PITTSBURGH (KDKA) — Sometimes a mammogram shows a woman’s breasts are dense – a reflection of the hormone estrogen.
“In the pre-menopausal woman, you see that very commonly,” says Dr. Thomas Julian, a breast surgeon at Allegheny General Hospital. “In post-menopausal women who might be taking hormone therapy for multiple reasons, the breast tissue can be dense.”
Women who have very dense tissue are at greater risk for developing breast cancer and it can be harder for mammograms to show a tumor.
“It’s more worrisome if a woman has dense breasts and a strong family history of breast cancer,” Dr. Julian adds.
On a mammogram, fatty tissue looks dark whereas milk ducts and connective tissue look white and having lots of whiteness is what’s considered dense. Since signs of cancer can also look white, they might blend in.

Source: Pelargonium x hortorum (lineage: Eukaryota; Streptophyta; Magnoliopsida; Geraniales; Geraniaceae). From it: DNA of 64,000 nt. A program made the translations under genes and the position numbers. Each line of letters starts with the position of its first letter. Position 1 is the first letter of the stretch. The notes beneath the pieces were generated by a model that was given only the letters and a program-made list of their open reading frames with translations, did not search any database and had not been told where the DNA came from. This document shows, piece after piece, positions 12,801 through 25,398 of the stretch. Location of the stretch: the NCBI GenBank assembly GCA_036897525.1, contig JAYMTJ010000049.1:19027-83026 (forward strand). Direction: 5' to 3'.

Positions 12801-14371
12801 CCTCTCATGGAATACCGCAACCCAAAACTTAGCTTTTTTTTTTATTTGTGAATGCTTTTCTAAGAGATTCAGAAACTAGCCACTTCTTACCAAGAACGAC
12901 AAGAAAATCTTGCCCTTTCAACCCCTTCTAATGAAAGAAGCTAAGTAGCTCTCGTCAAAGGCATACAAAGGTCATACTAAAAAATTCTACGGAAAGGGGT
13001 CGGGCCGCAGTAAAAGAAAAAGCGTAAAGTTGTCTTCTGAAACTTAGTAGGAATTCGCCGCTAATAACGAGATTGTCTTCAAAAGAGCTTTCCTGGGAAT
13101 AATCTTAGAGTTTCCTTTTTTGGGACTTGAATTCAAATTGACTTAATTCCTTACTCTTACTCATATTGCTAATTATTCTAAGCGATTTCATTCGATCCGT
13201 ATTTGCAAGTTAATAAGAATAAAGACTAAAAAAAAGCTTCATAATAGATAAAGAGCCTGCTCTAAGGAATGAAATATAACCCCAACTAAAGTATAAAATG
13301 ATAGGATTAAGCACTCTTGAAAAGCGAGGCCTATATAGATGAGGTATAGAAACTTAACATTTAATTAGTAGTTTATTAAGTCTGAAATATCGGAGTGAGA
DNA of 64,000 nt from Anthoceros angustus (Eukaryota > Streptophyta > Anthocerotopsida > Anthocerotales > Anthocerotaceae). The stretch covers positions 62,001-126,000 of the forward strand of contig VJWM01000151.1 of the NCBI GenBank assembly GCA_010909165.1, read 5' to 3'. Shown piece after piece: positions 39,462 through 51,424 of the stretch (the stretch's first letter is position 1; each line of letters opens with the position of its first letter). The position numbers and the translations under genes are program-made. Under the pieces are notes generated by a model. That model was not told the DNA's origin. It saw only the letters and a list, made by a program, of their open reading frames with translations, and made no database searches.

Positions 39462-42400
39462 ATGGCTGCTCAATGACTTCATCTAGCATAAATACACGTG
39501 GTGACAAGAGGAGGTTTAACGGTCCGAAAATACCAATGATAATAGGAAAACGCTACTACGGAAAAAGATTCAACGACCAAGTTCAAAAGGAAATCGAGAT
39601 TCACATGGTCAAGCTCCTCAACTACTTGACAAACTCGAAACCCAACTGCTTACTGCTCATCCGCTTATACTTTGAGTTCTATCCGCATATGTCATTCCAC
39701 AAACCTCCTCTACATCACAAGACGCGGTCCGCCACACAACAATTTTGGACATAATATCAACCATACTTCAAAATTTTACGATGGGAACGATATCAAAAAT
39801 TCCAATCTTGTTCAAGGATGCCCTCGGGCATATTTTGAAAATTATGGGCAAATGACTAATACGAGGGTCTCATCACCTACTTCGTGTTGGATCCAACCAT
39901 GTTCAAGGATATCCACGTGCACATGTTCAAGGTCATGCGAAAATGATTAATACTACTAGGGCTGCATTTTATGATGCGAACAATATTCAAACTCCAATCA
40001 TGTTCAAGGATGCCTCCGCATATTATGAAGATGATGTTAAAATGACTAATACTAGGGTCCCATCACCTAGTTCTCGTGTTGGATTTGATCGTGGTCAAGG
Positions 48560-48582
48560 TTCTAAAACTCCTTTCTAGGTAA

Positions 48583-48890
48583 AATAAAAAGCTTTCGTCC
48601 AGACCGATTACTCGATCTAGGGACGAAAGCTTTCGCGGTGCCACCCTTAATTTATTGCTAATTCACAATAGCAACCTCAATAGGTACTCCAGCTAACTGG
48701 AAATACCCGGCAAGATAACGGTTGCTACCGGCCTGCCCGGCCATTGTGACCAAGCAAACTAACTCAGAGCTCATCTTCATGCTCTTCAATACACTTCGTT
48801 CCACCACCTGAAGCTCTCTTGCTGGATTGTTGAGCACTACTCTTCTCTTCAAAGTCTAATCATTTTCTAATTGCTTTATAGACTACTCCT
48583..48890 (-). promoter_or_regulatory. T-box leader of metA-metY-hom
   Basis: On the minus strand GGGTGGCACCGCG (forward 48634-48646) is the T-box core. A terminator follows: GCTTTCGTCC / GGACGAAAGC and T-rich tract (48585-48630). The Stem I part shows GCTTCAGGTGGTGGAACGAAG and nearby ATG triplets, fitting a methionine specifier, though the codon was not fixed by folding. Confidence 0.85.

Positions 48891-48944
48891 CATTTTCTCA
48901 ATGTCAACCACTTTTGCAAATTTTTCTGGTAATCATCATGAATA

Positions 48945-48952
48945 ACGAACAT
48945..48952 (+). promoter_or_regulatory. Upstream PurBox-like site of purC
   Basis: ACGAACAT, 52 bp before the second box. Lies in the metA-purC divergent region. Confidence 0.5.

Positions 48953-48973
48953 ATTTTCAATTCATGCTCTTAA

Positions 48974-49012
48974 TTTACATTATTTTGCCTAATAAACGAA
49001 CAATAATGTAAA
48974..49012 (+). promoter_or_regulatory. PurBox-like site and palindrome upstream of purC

Some states have legislation compelling doctors to tell their patients if their mammogram shows they are in this group. But then, that could lead to ultrasounds or MRI scans — unchartered territory as screening tests, with no clear evidence it would save lives.
With up to two in 10 women having the finding, more testing has economic implications.
“By telling the person you have dense breast tissue, you may have to find, you may have to go on to have another test, and then who is going to pay for that other test. Now, you get into an insurance issue,” Dr. Julian points out.
While women with dense breasts have a higher risk of breast cancer, they are not more likely to die of it.
Pennsylvania has proposed legislation to inform women of their breast density on mammograms because of the increased cancer risk.
California vetoed density notification last year due to the added cost of additional tests and more false alarms leading to needless biopsies.